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American Rescue Plan Act Funding

$4.5 Million Awarded to Arts Council From American Rescue Plan Act Funding

Plans are already underway to equitably disperse critical resources to reenergize local artists and arts groups with an equal focus on new collaborations and partnerships across the community.

Winston-Salem, NC (April 4, 2022)—The Forsyth County Board of Commissioners recently earmarked $4.5 million from the American Rescue Plan Act to be managed by Arts Council of Winston-Salem & Forsyth County. As with all funds, Arts Council will follow the necessary process to provide aid to the local arts and the cultural sector including arts and cultural organizations and artist small businesses through new revitalization and expansion of community-based arts programming, arts workforce development programs, and technical assistance.

While this is exciting news, Arts Council is still awaiting a timetable for when it will receive the American Rescue Plan Act funding. In the meantime, Arts Council officials are working on a plan to follow the necessary steps and processes to equitably distribute the funds under the American Rescue Plan Act guidelines. In the coming weeks, Arts Council will release dates for a series of webinars and other communications to help local artists and arts organizations understand the compliance requirements of the American Rescue Plan Act.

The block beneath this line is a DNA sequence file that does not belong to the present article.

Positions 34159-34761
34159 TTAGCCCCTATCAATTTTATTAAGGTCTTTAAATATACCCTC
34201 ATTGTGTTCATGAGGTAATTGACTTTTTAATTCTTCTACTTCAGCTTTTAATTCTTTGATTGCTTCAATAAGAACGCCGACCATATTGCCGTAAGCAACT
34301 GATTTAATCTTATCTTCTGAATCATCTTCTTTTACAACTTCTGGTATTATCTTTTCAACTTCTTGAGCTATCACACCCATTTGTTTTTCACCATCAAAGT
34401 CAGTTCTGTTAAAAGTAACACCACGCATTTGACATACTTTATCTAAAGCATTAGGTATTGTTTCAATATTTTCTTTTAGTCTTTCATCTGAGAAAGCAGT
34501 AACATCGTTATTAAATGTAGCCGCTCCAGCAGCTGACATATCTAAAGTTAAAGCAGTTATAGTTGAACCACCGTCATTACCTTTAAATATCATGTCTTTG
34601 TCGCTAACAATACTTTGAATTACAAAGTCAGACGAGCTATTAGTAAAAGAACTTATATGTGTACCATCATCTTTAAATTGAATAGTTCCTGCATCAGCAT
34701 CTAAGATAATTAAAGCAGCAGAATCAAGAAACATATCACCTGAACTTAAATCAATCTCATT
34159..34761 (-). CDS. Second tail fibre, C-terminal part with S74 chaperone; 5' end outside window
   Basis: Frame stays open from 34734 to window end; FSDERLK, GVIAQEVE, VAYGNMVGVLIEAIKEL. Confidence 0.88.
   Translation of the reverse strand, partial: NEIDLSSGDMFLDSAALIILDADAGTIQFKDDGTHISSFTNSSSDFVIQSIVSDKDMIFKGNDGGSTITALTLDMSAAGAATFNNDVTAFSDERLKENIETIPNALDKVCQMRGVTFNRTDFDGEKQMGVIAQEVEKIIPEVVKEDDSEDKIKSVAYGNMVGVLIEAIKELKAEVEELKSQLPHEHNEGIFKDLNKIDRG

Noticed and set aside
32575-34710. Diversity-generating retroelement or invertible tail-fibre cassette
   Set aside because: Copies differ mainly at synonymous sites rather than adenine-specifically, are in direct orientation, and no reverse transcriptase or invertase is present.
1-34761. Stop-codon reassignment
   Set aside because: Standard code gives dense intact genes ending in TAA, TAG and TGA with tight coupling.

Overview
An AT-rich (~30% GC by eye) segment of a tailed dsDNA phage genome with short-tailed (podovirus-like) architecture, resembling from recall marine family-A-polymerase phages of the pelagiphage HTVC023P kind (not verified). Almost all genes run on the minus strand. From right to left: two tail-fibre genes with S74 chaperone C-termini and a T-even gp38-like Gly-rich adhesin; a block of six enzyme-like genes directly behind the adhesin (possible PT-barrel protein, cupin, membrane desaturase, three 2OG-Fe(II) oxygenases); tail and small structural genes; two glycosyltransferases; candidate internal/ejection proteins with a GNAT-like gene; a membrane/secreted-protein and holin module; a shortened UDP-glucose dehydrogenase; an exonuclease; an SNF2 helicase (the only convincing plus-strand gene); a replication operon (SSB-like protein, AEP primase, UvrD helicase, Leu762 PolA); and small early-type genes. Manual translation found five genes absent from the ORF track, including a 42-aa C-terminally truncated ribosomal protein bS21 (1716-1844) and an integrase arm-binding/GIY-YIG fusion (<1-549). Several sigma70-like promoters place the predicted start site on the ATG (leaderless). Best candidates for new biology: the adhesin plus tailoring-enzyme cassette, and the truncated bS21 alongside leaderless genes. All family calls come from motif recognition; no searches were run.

“On behalf of the local arts community, I profoundly thank the members of the Forsyth County Board of Commissioners for their continued support and vision to invest in the future of the arts and cultural sector,” Arts Council President and Chief Executive Officer Chase Law said. “The American Rescue Plan Act resources will be a much-needed boost for local artists and arts organizations.

“It is no surprise that the effects of the pandemic have greatly impacted all areas of the arts sector. However, the funding isn’t just about the fun and entertainment aspect of the arts,” she added. “The resources will be strategically used to make our entire community a better place for everyone and to foster change—real change with long-lasting impact that will break down barriers, create new programs, and increase diversity, inclusion, and access in the arts community.”

Law emphasized that the money that will come from the American Rescue Plan Act will not be used to fund the Arts Council itself. In addition, this funding does not take the place of traditional giving needed to support and sustain the organization’s mission for future generations.

“During the last year or so, Arts Council has focused on helping our arts and cultural sector recover and reemerge while at the same time working to reimagine our own role,” Law said. “Funding from the American Rescue Plan Act will help reenergize and provide economic stability for our area arts organizations, programs, and individual artists and also will serve as a catalyst to encourage additional giving to support the future of the local arts sector.”

To sign up for future updates on Arts Council’s American Rescue Plan Act funding, interested artists and arts organizations should send an email to Arts Council will share additional information about the American Rescue Plan Act funding in coming weeks.

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